Bengaluru, Aug 13: The confrontation between the judiciary and the government is once again out in the open. On Friday, Chief Justice of India T S Thakur pulled up the government twice, first for not filing an affidavit and again within hours for not clearing the appointments of High Court judges.
The two pillars of democracy have been on a war path ever since the Supreme Court struck down the National Judicial Appointments Act as unconstitutional.
The SC directed the government to come up with a memorandum of procedure (MoP) to ensure transparency in appointment of judges. However, both the judiciary and the government are stuck in a loop, with contentious issues cropping up as neither party seems willing to come to an agreement.
"It looks like a clasn of egos to me" says Justice Santhosh Hegde, former judge of the Supreme Court of India.
Speaking to OneIndia, Justice Hegde said the two sides should stop exchanging curt letters and instead sit across the table and talk.
Stop exchanging letters
"It is not a question of who wins and who loses. It is about the larger interest of litigants and the institution", Justice Hegde said. "Judiciary is one institution that people had faith in. If the judiciary-government confrontation continues, there will be further delays in the disposal of justice. That will erode that faith in the institution of judiciary," Hegde added.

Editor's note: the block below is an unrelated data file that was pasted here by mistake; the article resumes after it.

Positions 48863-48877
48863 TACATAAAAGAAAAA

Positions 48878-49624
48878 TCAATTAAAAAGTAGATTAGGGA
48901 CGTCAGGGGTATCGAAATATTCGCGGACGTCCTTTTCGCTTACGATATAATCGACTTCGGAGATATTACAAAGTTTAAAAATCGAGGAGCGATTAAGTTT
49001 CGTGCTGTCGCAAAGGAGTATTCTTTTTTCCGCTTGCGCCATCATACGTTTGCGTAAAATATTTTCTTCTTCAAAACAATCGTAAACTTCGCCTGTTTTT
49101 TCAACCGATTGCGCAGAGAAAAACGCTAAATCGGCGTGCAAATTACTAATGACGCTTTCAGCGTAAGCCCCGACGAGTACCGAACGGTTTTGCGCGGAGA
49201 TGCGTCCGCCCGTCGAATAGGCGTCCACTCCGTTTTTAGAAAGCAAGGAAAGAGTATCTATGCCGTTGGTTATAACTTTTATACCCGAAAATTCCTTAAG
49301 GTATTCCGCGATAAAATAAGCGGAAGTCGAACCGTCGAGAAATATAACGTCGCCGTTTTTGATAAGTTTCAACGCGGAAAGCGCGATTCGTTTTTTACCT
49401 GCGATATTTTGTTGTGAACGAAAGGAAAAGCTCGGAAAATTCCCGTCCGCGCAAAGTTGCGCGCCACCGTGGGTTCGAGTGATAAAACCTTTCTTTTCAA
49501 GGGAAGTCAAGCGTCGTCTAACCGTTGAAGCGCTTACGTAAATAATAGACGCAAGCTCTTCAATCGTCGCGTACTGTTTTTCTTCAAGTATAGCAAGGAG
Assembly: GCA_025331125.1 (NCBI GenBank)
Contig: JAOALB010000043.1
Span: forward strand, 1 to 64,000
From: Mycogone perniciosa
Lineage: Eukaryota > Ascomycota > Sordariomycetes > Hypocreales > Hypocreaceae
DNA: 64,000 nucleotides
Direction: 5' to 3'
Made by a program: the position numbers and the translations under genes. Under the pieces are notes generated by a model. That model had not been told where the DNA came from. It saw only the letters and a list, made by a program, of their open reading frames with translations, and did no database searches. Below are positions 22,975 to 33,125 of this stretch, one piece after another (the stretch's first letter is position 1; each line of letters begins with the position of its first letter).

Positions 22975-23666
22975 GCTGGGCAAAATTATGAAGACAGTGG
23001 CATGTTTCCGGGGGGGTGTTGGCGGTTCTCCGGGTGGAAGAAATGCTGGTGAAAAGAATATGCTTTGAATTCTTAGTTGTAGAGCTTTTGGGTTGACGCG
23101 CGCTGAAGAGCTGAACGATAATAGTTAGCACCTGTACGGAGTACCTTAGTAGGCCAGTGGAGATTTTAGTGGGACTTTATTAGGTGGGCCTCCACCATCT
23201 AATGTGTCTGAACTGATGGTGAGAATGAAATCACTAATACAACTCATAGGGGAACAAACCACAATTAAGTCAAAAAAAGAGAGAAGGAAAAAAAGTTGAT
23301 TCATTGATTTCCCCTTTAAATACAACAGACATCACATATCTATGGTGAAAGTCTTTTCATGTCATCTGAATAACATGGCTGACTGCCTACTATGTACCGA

Timely judicial appointments is the need of the hour, the former Karnataka Lok Ayukta said, pointing out that already cases drag on in courts for as long as 14 years. There are already some four million cases pending in courts across the country.
"Egos must be set aside. The confrontation since the striking down of the NJAC Act must be resolved", he urged.
Reduce appellate courts
Pointing out an important issue, Justice Hegde suggested that a
two-court system -- the trial court and the High Court -- system
should be brought in and the number of appellate courts cut down to
ensure speedy justice and disposal of cases, while the Supreme
Court should deal primarily with matters of
"Why should there be so many appellate courts? There should be a two-court system -- the trial court and the High Court. The Supreme Court should only deal with larger issues and hear matters relating to the Constitution, interpretation of the statute, matters of national security, death sentences and criminal cases where sentences of more than seven years are awarded", Justice Hegde said.